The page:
Literary Movements of Modernism & Imagism
At the turn of the twentieth century, the literary scene in both the United States and Europe began to undergo a significant transformation. The experience of World War I further fueled changes in literary conventions, as writers and critics began to turn away from the traditions created during the Victorian and Edwardian eras, and instituted a new narrative structure in both the poetic and prose forms. These changes are most effectively grouped under the banner of the Modernist literary movement, which broadly refers to the major shift in aesthetic and cultural awareness in literature between 1890 and 1939. However, within the parameters of Modernism, other literary movements soon sprang up, upholding the general tenets of the Modernism movement but veering off in more specific directions. Imagism was one such movement, as it attempted to revolt against the conventions of Romanticism by concentrating intently on the images within a poem. This paper will consider both Modernism and Imagism as literary movements, and examine the ways in which each developed during the early twentieth century.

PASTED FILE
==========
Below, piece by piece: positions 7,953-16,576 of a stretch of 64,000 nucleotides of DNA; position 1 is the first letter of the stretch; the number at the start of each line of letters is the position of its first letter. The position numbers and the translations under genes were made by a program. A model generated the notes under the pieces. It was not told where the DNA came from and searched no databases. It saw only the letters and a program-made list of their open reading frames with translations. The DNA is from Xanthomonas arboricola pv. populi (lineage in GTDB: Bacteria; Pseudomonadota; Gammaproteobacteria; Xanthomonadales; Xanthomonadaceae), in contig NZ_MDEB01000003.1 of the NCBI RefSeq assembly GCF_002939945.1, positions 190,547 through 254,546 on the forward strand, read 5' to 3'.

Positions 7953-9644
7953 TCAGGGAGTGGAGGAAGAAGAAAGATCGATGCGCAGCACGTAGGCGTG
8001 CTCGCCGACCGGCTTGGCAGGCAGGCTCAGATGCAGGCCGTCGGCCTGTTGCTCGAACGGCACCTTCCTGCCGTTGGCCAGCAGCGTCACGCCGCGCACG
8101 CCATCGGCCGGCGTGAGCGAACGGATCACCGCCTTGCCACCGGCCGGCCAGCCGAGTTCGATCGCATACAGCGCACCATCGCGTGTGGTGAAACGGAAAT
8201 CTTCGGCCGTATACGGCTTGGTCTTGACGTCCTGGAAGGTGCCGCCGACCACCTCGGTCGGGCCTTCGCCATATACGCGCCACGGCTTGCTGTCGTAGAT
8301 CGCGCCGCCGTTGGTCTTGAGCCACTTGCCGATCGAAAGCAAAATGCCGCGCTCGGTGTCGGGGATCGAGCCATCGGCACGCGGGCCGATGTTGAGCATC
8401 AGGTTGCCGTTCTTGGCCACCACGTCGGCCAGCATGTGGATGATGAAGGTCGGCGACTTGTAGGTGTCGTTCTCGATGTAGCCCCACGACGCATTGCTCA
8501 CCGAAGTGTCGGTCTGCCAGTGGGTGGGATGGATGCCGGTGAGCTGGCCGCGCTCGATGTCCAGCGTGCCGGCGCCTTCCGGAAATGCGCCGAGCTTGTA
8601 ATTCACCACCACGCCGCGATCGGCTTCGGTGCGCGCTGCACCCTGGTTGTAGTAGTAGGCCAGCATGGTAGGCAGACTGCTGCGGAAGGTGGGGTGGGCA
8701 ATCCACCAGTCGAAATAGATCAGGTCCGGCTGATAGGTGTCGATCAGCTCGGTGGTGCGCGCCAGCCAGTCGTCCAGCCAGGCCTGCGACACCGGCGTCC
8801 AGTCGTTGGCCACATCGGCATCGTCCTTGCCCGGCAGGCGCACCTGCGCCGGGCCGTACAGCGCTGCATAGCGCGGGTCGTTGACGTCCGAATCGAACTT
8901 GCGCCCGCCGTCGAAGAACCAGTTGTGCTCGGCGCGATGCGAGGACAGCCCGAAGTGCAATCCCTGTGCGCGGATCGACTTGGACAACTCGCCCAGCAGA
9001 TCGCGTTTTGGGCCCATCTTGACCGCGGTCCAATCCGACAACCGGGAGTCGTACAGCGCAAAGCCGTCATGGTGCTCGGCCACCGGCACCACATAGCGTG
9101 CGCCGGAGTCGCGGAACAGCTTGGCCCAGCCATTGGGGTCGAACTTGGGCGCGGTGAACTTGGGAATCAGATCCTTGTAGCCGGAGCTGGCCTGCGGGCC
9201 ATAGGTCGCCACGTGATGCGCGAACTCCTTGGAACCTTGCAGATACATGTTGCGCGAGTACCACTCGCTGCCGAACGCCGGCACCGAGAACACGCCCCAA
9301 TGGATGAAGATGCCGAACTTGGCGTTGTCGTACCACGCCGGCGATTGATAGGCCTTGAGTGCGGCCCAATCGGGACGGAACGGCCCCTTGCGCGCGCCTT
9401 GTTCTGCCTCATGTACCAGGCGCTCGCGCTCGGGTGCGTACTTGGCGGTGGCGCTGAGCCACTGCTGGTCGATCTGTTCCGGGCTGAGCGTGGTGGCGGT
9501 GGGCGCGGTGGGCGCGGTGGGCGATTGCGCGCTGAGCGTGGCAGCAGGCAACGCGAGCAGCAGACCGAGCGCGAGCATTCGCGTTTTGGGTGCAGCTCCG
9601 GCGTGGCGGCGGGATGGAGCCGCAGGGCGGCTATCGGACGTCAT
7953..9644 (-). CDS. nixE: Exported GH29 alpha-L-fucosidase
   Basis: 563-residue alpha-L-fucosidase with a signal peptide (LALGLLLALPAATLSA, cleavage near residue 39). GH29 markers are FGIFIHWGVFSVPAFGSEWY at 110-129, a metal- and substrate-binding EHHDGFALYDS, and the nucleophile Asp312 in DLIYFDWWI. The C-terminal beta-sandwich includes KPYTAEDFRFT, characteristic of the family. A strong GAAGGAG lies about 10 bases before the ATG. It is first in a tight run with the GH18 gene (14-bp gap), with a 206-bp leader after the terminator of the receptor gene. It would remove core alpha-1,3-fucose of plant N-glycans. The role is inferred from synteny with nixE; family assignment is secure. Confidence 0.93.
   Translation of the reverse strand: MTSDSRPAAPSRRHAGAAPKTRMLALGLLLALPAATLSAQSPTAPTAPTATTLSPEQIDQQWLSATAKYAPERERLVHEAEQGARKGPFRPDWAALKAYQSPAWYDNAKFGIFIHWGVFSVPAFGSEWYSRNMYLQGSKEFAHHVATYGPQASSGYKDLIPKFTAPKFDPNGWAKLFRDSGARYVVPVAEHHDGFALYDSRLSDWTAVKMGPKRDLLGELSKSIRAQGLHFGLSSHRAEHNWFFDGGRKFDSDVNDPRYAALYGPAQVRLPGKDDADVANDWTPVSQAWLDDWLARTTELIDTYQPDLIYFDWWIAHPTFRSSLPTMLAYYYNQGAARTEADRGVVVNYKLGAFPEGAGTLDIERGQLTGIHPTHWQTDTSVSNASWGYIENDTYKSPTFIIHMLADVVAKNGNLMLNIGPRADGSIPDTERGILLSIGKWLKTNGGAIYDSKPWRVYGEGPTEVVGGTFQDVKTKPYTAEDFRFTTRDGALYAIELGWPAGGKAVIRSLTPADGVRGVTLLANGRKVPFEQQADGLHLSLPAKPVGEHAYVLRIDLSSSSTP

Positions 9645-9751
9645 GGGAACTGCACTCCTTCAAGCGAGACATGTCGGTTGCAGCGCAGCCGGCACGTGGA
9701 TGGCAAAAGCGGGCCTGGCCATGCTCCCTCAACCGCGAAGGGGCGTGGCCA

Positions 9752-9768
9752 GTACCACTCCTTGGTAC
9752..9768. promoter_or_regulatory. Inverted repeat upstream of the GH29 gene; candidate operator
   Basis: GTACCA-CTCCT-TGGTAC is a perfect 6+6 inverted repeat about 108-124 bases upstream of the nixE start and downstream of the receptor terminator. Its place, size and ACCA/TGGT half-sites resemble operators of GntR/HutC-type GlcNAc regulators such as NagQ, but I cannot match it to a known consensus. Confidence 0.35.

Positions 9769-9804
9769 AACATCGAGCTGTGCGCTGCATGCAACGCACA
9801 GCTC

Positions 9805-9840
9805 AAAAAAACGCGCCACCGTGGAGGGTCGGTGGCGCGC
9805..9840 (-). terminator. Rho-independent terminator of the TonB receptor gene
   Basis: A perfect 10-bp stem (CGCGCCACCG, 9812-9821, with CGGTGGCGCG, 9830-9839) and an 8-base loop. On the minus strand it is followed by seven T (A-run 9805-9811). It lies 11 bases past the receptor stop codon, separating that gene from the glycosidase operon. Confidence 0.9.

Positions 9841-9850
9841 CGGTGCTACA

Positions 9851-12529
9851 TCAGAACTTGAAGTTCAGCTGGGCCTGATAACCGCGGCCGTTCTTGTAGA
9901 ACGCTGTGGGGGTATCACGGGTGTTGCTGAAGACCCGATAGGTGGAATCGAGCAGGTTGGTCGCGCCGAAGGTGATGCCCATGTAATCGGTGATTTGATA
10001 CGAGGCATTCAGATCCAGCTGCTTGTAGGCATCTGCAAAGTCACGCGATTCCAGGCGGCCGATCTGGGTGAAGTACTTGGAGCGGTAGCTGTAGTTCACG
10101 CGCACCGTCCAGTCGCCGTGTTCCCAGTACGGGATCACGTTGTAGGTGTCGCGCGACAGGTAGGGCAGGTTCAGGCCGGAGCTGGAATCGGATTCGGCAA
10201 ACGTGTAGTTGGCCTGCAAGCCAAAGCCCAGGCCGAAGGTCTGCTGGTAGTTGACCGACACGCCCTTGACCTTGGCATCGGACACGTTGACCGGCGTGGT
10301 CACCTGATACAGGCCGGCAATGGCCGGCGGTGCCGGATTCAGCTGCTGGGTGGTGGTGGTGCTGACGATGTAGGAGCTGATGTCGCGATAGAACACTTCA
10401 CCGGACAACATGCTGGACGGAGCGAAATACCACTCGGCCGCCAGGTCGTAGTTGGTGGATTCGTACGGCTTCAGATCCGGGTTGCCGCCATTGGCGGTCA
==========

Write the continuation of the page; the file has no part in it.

The Modernism movement is often difficult to define because it carries many different meanings. Indeed, some argue that Modernism refers to a specific literary period, while others believe it is a certain literary style or genre. However, it is generally accepted that Modernism connotes a kind of avant-garde writing, one that rebels against traditional literary conventions . In this respect, Modernist writings were highly experimental, as they were a response to the conventions of Victorian and Edwardian literature. Modernist writers rejected standard narrative techniques, and attempted to establish new descriptive and expositional tools. This lead to the development of a “stream of consciousness” style of writing, which depended heavily upon poetic images as a means of communicating aesthetically